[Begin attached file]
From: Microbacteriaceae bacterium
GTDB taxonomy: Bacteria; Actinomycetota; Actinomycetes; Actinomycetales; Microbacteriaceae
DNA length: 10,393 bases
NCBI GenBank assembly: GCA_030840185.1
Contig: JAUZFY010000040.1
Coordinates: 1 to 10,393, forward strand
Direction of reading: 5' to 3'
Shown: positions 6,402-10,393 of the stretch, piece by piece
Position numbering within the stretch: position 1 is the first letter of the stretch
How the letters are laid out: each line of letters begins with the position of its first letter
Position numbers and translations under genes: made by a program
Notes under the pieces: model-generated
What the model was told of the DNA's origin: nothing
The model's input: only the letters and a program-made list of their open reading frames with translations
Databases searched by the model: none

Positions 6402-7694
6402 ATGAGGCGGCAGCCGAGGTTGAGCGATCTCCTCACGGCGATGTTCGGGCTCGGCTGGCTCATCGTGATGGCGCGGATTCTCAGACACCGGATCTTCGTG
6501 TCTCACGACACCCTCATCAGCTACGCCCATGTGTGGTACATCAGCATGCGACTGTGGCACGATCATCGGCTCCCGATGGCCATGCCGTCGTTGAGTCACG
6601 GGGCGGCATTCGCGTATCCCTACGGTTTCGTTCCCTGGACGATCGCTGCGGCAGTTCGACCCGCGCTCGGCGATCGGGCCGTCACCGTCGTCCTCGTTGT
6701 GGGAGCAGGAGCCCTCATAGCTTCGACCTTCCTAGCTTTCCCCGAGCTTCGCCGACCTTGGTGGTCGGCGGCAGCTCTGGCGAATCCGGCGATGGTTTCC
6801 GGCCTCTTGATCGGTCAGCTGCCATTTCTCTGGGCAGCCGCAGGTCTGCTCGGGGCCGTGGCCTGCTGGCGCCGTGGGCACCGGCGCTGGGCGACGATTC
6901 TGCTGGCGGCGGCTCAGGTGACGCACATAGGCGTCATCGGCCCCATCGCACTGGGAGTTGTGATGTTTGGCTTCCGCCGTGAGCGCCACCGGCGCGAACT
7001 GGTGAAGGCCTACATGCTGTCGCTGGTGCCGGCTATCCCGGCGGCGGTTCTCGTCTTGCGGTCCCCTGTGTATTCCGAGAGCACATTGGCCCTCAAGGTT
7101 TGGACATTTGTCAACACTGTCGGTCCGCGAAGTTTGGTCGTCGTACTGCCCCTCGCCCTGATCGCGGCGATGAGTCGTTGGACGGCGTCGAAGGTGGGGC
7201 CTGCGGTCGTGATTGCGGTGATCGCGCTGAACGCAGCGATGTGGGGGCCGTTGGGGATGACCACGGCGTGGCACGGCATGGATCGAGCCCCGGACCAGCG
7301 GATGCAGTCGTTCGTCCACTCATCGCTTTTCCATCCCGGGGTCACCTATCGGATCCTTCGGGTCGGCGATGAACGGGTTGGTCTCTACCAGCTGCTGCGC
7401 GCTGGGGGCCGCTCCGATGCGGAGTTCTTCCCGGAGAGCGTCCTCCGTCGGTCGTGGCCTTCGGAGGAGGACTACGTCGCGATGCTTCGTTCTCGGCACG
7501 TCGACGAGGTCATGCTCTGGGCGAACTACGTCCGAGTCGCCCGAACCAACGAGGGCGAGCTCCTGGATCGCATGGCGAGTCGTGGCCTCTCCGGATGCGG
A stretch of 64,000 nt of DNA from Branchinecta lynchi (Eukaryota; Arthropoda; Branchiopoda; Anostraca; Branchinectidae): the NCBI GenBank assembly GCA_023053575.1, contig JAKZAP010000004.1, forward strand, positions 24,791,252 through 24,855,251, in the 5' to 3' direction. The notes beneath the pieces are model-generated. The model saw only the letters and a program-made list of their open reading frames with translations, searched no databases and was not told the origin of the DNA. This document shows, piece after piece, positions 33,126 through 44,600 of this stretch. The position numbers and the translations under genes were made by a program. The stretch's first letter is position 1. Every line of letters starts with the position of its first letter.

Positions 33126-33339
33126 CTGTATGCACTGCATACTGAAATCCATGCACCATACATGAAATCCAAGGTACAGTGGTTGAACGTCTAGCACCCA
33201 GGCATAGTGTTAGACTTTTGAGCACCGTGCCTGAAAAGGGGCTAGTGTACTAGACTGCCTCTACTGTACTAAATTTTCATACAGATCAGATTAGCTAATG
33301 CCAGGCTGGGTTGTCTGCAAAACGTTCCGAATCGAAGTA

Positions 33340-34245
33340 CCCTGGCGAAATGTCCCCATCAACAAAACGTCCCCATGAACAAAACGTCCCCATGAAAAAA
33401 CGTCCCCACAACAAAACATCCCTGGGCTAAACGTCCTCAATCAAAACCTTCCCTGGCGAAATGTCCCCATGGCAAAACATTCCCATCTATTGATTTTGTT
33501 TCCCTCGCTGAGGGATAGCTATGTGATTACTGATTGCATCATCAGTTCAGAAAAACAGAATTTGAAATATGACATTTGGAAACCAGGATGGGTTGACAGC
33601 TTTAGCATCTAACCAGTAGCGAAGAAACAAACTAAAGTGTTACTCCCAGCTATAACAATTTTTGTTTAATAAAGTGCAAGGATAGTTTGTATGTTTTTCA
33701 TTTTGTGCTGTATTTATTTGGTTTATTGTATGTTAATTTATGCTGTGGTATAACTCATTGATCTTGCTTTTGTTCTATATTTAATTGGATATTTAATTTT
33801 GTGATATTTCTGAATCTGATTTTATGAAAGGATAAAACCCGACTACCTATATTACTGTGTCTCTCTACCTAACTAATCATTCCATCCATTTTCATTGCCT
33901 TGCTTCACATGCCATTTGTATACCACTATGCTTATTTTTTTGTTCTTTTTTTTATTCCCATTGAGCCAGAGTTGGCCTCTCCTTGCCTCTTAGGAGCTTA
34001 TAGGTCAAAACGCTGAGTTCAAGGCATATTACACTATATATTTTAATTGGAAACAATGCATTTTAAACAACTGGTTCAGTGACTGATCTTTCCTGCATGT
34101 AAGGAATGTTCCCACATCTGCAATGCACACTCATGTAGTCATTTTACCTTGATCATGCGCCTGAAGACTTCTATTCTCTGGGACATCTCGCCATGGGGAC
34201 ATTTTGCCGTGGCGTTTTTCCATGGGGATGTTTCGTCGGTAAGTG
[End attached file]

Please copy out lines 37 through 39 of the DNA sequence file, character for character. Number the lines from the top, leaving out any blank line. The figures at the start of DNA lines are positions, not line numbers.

33501 TCCCTCGCTGAGGGATAGCTATGTGATTACTGATTGCATCATCAGTTCAGAAAAACAGAATTTGAAATATGACATTTGGAAACCAGGATGGGTTGACAGC
33601 TTTAGCATCTAACCAGTAGCGAAGAAACAAACTAAAGTGTTACTCCCAGCTATAACAATTTTTGTTTAATAAAGTGCAAGGATAGTTTGTATGTTTTTCA
33701 TTTTGTGCTGTATTTATTTGGTTTATTGTATGTTAATTTATGCTGTGGTATAACTCATTGATCTTGCTTTTGTTCTATATTTAATTGGATATTTAATTTT